Plastic Pollution Facts and Figures

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As new research on the production, life cycle, and impacts of plastic debris become available, Surfrider Foundation continues to assemble this list of credible plastic pollution statistics and figures, sourced mainly from peer-reviewed, published studies. Though many of the figures are estimates, their approved calculation methodologies are provided in the cited literature.

The more we learn, the more it becomes clear that the issue of marine and coastal plastic pollution is severe and widespread. Fortunately, the education and engagement of passionate coastal defenders, citizens, and community members can help stop the flow of plastic at the source, by switching to reusables and supporting legislation that bans the production and use of single-use plastic.

Plastic Production

  • Plastic production, first developed in the 19th century soared during the 20th century, from 2 million metric tons in 1950 to 348 million metric tons in 2017, and is expected to double in capacity yet again by 2040.[1]
  • An estimated 8.3 billion metric tons of plastics had been produced as of mid-2017.[2]
  • Plastic is problematic throughout its whole lifecycle - from the point of raw material extraction to its eventual disposal and dispersion. Roughly two-thirds of all plastic ever produced remains in the environment today—either as pollution in oceans and other landscapes, as microparticles in air, soil, and rain, or as microparticles in humans and animals.[3]
  • A 2019 study found that 79% of incinerators are located in black, Indigenous, and people of color (BIPOC) communities and the pollutant fumes produced by incinerating plastic have toxic effects when inhaled.[4]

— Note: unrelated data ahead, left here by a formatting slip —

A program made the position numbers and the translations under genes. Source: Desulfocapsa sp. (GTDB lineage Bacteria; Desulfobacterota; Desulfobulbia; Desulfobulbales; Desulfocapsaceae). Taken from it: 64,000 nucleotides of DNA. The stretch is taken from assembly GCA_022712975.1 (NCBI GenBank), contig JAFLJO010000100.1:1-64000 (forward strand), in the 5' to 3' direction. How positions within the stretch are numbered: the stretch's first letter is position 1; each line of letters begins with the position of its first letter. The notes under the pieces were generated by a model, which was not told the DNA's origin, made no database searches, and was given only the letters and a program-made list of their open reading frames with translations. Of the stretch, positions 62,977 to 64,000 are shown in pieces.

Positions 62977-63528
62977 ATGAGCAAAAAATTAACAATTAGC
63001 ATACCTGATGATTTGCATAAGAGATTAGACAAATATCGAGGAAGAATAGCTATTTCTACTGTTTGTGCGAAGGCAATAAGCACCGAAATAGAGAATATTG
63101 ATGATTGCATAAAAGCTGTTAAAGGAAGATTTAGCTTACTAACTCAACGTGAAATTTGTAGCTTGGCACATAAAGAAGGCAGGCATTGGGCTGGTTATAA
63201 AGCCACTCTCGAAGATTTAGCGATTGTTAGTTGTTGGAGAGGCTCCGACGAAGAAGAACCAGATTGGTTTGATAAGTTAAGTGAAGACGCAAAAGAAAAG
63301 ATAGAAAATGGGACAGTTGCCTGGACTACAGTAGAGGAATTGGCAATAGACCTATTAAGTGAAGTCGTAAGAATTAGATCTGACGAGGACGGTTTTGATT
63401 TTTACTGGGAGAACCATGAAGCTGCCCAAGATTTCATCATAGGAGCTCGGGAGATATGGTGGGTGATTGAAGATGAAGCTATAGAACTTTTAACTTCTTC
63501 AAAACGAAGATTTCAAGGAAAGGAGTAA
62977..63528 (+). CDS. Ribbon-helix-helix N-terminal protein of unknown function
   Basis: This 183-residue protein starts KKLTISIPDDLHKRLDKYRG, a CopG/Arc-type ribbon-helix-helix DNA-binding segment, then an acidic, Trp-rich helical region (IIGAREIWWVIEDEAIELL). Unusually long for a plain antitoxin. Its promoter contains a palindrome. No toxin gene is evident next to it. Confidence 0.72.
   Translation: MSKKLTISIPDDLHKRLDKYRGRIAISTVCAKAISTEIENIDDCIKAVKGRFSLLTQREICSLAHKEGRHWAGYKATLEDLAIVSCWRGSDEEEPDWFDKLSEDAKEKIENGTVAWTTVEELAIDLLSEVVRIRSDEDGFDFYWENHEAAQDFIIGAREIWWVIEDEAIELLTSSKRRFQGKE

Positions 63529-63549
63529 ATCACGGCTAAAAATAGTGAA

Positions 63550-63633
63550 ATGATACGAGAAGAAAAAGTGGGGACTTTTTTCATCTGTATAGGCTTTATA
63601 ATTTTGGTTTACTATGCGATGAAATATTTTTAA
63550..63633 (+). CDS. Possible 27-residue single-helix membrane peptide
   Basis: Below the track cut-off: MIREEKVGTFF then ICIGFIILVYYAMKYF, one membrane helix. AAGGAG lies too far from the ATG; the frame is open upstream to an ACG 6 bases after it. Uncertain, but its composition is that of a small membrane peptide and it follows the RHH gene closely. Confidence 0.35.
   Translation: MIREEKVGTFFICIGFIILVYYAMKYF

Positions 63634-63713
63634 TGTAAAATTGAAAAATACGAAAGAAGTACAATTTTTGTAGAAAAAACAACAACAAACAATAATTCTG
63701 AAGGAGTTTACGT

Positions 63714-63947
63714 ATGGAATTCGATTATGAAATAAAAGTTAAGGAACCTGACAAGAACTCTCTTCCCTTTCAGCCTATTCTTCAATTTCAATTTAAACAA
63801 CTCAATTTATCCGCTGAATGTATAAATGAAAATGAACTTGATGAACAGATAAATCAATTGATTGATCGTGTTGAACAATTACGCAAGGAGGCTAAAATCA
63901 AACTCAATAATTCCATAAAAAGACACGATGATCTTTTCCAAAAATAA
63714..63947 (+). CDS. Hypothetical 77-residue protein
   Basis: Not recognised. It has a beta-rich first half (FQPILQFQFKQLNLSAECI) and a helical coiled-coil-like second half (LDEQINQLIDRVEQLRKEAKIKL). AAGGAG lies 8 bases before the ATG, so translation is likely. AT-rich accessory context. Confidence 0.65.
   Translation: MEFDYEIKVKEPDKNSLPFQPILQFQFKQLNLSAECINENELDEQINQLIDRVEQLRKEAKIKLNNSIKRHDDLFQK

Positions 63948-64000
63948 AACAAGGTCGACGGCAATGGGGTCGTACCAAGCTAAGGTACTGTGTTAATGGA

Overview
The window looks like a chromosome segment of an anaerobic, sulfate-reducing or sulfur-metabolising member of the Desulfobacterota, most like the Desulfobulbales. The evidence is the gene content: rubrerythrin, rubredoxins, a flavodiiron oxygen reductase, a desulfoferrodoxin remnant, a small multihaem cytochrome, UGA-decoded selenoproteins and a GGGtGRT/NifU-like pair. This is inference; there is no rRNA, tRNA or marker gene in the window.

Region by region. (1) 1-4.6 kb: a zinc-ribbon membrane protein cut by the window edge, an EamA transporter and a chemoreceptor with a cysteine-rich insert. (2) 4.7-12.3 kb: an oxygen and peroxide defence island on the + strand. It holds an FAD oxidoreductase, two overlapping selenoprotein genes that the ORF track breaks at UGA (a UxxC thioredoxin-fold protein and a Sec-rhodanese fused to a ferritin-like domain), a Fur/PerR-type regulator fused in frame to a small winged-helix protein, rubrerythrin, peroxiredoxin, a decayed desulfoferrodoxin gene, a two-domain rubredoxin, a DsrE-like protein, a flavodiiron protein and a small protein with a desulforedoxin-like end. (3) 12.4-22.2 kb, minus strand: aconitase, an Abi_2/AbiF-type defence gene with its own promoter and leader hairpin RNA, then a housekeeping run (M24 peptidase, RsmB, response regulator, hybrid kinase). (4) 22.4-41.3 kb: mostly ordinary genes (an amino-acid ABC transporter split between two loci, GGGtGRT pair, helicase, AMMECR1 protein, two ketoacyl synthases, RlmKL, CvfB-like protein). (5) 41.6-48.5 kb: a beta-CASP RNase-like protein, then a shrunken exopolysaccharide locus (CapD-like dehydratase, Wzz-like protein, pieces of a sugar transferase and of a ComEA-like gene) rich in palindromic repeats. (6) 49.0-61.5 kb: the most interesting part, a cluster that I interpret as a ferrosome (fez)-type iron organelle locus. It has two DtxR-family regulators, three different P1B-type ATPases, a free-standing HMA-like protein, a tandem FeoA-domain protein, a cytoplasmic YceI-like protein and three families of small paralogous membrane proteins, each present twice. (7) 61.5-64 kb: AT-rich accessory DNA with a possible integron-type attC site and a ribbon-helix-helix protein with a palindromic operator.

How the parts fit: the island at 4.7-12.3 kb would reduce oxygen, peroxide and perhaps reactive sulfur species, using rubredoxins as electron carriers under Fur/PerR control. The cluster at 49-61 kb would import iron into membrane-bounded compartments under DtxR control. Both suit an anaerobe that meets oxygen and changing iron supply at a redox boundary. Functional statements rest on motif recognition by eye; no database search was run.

• At current levels, greenhouse gas emissions from the plastic lifecycle threaten the ability of the global community to keep global temperature rise below 1.5°C degrees. By 2050, the greenhouse gas emissions from plastic alone could reach over 56 gigatons — 10-13% of the entire remaining carbon budget.[5]
  • The surge in natural gas fracking has helped drive the increase in "cracking" facilities, used to manufacture plastics. Many are still in construction, meaning instead of reducing our plastic production, we are increasing the capacity to produce millions of tons more. For additional information, check out this 2017 article and this 2019 NPR interview.
  • In 2015, about 730,000 tons of high density poly-ethylene (HDPE) plastic "bags, sacks and wraps" were generated in the United States, but only 5.5% of this total was recycled. In total, 4.1 million tons of plastic "bags, sacks, and wraps" were generated (including PS, PP, HDPE, PVC, & LDPE) with a recycling rate of just 12.8%[6] With an average weight of 5.3 grams, that's over 126 billion plastic grocery bags (HDPE bags) produced in the US in 2015. Using the 2015 US population of 321 million people, that's an average of 390 bags used per US resident, annually.